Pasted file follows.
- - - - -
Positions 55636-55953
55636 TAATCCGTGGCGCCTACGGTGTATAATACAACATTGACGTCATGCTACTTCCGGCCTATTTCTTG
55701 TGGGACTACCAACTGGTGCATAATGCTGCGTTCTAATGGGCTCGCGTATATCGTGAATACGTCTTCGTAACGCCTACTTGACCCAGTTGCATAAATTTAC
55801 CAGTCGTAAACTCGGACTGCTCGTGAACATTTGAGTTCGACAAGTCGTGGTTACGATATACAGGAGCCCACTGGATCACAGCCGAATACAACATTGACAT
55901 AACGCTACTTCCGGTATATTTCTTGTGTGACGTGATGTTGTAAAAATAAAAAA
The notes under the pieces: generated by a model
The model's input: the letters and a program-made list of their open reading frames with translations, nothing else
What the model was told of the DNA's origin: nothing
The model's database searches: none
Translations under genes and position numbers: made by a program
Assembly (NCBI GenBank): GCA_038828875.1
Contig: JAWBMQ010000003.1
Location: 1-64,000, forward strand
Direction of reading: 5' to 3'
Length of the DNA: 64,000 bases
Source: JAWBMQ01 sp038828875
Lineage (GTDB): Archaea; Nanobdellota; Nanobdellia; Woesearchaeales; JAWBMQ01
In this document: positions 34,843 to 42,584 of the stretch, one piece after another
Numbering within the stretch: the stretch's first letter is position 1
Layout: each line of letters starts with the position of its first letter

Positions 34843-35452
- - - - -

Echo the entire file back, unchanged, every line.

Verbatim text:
Positions 55636-55953
55636 TAATCCGTGGCGCCTACGGTGTATAATACAACATTGACGTCATGCTACTTCCGGCCTATTTCTTG
55701 TGGGACTACCAACTGGTGCATAATGCTGCGTTCTAATGGGCTCGCGTATATCGTGAATACGTCTTCGTAACGCCTACTTGACCCAGTTGCATAAATTTAC
55801 CAGTCGTAAACTCGGACTGCTCGTGAACATTTGAGTTCGACAAGTCGTGGTTACGATATACAGGAGCCCACTGGATCACAGCCGAATACAACATTGACAT
55901 AACGCTACTTCCGGTATATTTCTTGTGTGACGTGATGTTGTAAAAATAAAAAA
The notes under the pieces: generated by a model
The model's input: the letters and a program-made list of their open reading frames with translations, nothing else
What the model was told of the DNA's origin: nothing
The model's database searches: none
Translations under genes and position numbers: made by a program
Assembly (NCBI GenBank): GCA_038828875.1
Contig: JAWBMQ010000003.1
Location: 1-64,000, forward strand
Direction of reading: 5' to 3'
Length of the DNA: 64,000 bases
Source: JAWBMQ01 sp038828875
Lineage (GTDB): Archaea; Nanobdellota; Nanobdellia; Woesearchaeales; JAWBMQ01
In this document: positions 34,843 to 42,584 of the stretch, one piece after another
Numbering within the stretch: the stretch's first letter is position 1
Layout: each line of letters starts with the position of its first letter

Positions 34843-35452